Long-headed Clover

Long-headed Clover, one of the the Lizard’s clover specialities, flowers on the cliffs at Caerthillian in early summer.
Photo: Steve Townsend

Scientific name: Trifolium incarnatum ssp molinerii

Cornish name: Meilhionan (the word generally for clover)

Conservation status: GB Red Data List: Vulnerable 

Long-headed Clover, previously found on a small handful of other locations in England, is now largely restricted to sites on The Lizard. There is also a population on Jersey in the Channel Islands, and it was found at a site in south Devon five years ago (Stace, 2010). The distribution of this maritime clover of cliff tops on The Lizard is restricted by the fact that it does not thrive on serpentine-based soils, and is found instead on the schists and short grassland of sites such as Caerthillian, one of its best-known populations.

The long, cone-shaped head of this clover makes it very distinctive. Its creamy pink or yellowish flowers can be seen from May to June.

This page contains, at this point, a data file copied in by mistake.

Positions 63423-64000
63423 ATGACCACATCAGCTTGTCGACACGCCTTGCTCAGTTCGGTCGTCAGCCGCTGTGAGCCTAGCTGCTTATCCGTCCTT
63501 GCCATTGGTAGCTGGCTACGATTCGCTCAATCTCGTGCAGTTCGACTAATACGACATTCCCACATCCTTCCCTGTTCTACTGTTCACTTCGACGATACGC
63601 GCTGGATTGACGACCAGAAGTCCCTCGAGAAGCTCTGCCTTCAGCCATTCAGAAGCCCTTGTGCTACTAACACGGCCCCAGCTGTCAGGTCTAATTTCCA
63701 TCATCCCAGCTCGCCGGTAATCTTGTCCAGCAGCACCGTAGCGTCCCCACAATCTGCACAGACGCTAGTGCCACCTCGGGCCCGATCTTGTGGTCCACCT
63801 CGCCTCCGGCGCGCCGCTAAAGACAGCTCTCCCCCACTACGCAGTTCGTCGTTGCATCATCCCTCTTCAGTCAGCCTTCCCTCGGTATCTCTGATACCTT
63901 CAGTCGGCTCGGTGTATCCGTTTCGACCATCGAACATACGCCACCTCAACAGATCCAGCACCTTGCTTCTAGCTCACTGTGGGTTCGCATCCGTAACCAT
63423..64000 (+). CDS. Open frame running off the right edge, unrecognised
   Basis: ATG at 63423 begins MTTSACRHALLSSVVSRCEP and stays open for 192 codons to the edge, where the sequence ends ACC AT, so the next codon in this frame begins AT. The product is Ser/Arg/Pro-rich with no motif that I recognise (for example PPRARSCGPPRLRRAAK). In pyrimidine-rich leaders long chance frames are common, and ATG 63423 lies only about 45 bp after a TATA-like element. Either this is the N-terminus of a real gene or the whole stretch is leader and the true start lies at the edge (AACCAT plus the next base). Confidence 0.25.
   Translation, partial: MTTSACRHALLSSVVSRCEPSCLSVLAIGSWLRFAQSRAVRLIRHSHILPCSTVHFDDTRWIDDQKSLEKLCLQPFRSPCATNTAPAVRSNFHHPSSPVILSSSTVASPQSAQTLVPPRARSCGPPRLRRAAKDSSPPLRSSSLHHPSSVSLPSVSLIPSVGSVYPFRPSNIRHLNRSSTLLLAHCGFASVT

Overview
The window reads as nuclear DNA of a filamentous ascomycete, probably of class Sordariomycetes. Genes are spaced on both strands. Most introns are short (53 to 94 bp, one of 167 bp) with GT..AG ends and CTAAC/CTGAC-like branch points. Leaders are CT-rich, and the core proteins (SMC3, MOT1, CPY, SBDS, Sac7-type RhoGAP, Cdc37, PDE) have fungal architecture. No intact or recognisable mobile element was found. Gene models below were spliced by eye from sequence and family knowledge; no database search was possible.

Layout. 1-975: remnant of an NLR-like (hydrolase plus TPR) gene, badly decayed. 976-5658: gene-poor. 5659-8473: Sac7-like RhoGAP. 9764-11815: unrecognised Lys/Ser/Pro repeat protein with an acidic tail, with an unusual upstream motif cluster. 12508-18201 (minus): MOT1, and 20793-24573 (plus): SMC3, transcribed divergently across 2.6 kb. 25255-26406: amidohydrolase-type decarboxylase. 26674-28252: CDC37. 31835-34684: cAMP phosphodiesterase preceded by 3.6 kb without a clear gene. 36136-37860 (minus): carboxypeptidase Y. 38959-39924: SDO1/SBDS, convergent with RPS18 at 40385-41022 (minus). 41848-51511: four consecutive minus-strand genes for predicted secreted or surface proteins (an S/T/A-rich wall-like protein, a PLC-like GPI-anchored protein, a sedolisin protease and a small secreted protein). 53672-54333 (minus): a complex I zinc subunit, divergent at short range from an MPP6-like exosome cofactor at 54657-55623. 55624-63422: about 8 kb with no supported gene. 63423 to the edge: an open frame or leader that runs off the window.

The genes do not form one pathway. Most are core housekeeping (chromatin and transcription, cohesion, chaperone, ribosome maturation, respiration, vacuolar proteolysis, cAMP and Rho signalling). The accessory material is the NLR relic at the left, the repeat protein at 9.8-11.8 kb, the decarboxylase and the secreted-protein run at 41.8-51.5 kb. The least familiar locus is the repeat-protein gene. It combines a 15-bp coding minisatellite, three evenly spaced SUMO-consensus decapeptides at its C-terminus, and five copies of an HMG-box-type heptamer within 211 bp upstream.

Did you know…?

…Long-headed Clover was discovered in 1839 by the renowned botanist Rev. C. A. Johns

…it is closely related to Crimson Clover, Trifolium incarnatum ssp incarnatum

More information and references:

Bates, R., and Scolding, B., 2002. Wild Flowers of The Lizard. Cornwall County Council, Cornwall.

Rose, F. and O’Reilly, C., 2006. The Wild Flower Key, 2nd edition. Frederick Warne, London.

Stace, C., 2010. New Flora of the British Isles, third edition. Cambridge University Press, Cambridge.

Published: June 2013
Author: Amanda Scott
Photos: Steve Townsend